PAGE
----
|Publication number||US4624043 A|
|Application number||US 06/427,243|
|Publication date||Nov 25, 1986|
|Filing date||Sep 29, 1982|
|Priority date||Sep 29, 1982|
|Also published as||EP0231411A1|
|Publication number||06427243, 427243, US 4624043 A, US 4624043A, US-A-4624043, US4624043 A, US4624043A|
|Inventors||David M. Bennett|
|Original Assignee||The Boeing Company|
|Export Citation||BiBTeX, EndNote, RefMan|
|Patent Citations (16), Referenced by (17), Classifications (25), Legal Events (5)|
|External Links: USPTO, USPTO Assignment, Espacenet|
The present invention relates generally to the field of robotics and more particularly to a quick release holder facilitating the interchanging and use of tools by a robot.
Recently, robots with articulable appendages or arms have seen increasing use. One reason is that robots have manipulative arms which are able to perform certain routine manual or manipulative tasks using accessories such as tools in an efficient and precise manner. For example, robots have shown dexterity in performing such exemplary tasks as robot welding, painting, deburring, routing and tasks or work on objects involving close tolerances such as, e.g., the insertion of a pin into a bore.
It is highly desirable to enable the robot to perform as many tasks, using as many tools, as possible in a given time period. Efficiency can be increased, therefore, by providing a fast and simple method enabling the robot to pick up, use and put down any number to tools.
In one method, tools are directly mounted to a plate on the robot. While this method is satisfactory if only one tool is to be used by the robot, it is unsatisfactory if a number of tools are to be used in rapid succession. Clearly, the interchanging of tools by bolting and unbolting each tool is time consuming and potentially complicated.
General purpose tool grippers have also been used with robots. However, conventional grippers limit the size of the tools capable of use by the robot. Further, the air and/or electrical connections necessary to power and control the tools are difficult to make in an automatic and efficient manner.
The preferred embodiment of the present invention provides a tool holder for quickly interchanging tools capable of use by a conventional robot. The present tool holder comprises a base plate upon which a tool may be mounted. A plurality of support posts are fixed to the base plate. A plurality of lever arms, capable of engaging the tool, are pivotably and slidably connected to the posts. A link, translatable along an axis, is pivotably connected to each of the lever arms whereby when the link is translated in one direction along the axis, the lever arms engage the tool and when the link is translated in another direction along the axis, the lever arms disengage the tool.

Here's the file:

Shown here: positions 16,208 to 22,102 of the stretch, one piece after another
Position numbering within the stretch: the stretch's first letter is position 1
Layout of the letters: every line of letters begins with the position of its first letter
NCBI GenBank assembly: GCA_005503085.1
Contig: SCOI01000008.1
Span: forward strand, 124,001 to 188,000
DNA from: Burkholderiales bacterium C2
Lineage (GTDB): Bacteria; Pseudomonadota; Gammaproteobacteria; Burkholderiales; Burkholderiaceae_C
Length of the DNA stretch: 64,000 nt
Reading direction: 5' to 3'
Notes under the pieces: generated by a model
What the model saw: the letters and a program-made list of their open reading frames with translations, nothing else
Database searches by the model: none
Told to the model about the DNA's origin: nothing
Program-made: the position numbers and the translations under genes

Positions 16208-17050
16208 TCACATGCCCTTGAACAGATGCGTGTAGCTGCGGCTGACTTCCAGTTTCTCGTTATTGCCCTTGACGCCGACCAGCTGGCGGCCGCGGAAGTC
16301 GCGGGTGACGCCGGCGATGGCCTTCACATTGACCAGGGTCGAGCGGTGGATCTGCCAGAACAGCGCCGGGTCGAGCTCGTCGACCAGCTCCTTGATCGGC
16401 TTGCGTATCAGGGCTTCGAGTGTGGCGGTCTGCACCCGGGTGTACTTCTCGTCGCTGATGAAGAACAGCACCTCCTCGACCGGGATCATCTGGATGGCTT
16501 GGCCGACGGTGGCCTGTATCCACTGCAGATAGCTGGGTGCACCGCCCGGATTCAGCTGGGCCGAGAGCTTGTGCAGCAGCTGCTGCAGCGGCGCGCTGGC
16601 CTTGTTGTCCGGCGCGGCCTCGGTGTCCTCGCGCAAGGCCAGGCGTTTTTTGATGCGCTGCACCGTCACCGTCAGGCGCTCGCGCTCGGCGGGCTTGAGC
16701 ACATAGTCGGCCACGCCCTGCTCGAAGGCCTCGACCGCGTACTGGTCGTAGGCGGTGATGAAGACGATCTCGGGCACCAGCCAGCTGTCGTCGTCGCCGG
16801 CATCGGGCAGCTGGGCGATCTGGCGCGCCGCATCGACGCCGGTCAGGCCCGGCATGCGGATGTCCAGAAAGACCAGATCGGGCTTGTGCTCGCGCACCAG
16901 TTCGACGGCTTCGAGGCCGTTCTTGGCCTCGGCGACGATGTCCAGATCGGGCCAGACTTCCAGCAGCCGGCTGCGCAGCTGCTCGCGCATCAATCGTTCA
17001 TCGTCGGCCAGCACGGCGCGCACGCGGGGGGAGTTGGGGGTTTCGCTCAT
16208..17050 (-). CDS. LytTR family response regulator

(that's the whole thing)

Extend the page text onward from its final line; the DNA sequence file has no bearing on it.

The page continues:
The present invention also provides a mount for a power tool requiring electrical and fluid energy. The mount comprises a ring attached to the tool. The ring is provided with a clamping surface and an electrical connector is mounted therein. Finally, a fluid tube is carried within the ring.
The instant invention also provides a releasable coupling for sealingly connecting a fluid conducting tube to a supply of fluid. The coupling is provided by means of a base plate having a bore. The bore is connected to the fluid supply and has a ring disposed thereover. The ring is mounted relative to the bore so that the ring may be moved with respect to the bore. The tube and ring are provided with mating surfaces thereby facilitating insertion of the tube into the ring. Finally, a compressible material is juxtaposed between the ring and the base plate whereby when the tube is inserted within the ring, the material is compressed and the tube is sealed with respect to the fluid supply.
FIG. 1 illustrates a preferred embodiment of the present invention in conjunction with a conventional robot that has several articulable arms.
FIG. 2 is an enlarged perspective view of the preferred embodiment of the present invention.
FIG. 3 is an enlarged perspective of a tool fixture assembly forming a part of the present invention.
FIGS. 4A and 4B are side elevational views of the preferred embodiment of the present invention illustrating the operation of the present invention.
Referring now to the Figures, wherein like reference characters refer to the same or similar elements and more particularly to FIG. 1 wherein the preferred embodiment of the present invention is illustrated in conjunction with a conventional robot 50. While the robot 50 does not form a part of the present invention, it will be briefly described for purposes of completeness and clarity.
The robot 50 comprises a rotatable base 55 to which is pivotably attached a first articulable arm 60. The first arm 60 is pivotably attached to a second articulable arm 65 having at one of its ends a third articulable arm 70. At the distal portion of the third articulable arm 70 is disposed a quick release tool holder 75 of the present invention.